The tiger (Panthera tigris) is the largest cat species, reaching a total body length of up to 11 feet and weighing up to 670 pounds. It is the third largest land carnivore behind only the polar bear and the brown bear.
- The Bengal tiger, also called the Indian tiger, is native to India, Nepal, Bhutan and Bangladesh. Bengal tigers are the most common subspecies, with populations in the wild estimated at less than 2,500 adult cats.
- The Indochinese tiger, also called Corbett's tiger, is found in Cambodia, China, Laos, Burma, Thailand, and Vietnam. According to government estimates of national tiger populations, the subspecies numbers around a total of 350 cats in the wild.
- The Malayan tiger is exclusively found in the southern part of the Malay Peninsula. According to official government figures, the population in the wild may number around 500 cats.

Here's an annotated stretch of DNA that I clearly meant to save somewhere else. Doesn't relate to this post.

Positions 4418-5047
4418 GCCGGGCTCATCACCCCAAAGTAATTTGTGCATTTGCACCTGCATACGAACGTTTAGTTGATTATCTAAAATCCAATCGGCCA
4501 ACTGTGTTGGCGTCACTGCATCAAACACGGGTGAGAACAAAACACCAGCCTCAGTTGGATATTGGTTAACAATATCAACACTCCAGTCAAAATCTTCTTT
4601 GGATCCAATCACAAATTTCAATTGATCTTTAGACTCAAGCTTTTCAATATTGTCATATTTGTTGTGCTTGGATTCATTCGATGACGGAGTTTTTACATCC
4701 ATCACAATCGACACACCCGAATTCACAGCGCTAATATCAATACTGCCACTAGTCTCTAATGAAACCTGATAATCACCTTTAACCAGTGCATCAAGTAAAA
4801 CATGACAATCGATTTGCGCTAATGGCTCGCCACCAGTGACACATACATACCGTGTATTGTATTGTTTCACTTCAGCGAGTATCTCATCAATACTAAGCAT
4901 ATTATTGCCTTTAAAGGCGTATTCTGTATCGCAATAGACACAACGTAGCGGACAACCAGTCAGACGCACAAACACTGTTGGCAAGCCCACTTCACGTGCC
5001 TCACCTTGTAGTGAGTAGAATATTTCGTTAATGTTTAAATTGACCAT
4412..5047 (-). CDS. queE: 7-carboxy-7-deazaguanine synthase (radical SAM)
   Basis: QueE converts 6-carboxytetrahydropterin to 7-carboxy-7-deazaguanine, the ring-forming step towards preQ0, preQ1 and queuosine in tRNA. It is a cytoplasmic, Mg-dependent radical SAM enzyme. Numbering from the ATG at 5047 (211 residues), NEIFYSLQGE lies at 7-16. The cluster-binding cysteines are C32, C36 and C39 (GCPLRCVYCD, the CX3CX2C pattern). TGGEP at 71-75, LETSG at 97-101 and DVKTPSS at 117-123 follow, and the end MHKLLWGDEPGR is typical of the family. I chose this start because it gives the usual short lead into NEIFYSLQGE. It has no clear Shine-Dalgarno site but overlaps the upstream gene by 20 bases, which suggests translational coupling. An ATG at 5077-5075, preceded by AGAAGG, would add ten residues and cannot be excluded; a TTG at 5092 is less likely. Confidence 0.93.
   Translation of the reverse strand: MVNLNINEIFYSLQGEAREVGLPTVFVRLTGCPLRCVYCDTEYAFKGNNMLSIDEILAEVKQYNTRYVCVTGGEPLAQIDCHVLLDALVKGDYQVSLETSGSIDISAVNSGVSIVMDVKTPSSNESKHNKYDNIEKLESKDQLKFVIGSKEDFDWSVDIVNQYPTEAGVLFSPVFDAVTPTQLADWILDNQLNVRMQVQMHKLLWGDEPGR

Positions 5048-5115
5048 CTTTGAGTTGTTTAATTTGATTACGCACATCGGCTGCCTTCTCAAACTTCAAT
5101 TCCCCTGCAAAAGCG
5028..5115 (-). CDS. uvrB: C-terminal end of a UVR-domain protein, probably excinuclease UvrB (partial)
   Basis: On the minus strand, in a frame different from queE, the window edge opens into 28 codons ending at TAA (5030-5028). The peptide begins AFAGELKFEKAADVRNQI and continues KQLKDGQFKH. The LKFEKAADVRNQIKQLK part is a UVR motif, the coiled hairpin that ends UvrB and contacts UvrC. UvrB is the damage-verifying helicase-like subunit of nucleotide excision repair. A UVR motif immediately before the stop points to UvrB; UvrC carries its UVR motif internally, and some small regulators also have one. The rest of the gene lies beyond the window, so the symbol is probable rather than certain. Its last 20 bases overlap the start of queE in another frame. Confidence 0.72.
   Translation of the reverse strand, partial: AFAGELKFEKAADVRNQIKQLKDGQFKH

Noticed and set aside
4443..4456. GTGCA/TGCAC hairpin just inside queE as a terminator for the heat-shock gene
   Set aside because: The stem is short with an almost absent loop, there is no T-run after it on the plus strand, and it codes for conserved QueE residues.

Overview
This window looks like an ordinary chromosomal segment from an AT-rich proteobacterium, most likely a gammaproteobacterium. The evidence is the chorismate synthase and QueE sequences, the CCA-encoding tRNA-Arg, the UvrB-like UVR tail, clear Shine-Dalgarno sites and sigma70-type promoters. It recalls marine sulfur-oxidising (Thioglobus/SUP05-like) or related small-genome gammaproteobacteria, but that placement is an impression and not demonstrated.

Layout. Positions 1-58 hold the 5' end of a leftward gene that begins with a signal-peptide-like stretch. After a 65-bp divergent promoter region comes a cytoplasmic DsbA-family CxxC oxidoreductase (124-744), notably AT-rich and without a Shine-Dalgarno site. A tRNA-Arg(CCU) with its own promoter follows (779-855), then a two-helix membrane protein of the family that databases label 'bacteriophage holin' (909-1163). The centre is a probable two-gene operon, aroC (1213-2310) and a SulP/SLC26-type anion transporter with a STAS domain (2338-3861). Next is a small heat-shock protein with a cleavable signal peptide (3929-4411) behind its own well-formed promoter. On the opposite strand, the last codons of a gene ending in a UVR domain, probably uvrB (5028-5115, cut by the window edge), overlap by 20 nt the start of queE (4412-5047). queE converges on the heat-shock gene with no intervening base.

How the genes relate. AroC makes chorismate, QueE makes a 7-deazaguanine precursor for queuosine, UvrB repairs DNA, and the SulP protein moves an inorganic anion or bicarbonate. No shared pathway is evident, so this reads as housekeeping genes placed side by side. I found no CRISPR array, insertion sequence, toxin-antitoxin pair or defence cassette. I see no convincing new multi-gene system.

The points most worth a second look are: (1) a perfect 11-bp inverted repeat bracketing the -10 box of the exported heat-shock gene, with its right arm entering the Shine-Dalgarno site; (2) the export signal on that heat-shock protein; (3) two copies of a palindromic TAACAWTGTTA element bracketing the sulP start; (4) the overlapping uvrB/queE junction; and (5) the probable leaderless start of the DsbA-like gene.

- The Sumatran tiger is found only on the Indonesian island of Sumatra, and is critically endangered. The wild population is estimated at between 400 and 500, seen chiefly in the island's national parks.
- The Siberian tiger, also known as the Amur tiger, inhabits the Amur-Ussuri region of Primorsky Krai and Khabarovsk Krai in far eastern Siberia. In 2005, there were 331–393 adult and subadult Siberian tigers in the region, with a breeding adult population of about 250 cats.
- The South China tiger, also known as the Amoy or Xiamen tiger, is the most critically endangered subspecies of tiger, and is listed as one of the 10 most endangered animals in the world. None have been spooted in the wild and only 59 captive South China tigers are known, all within China, but these are known to be descended from only six animals. Thus, the genetic diversity required to maintain the subspecies may no longer exist.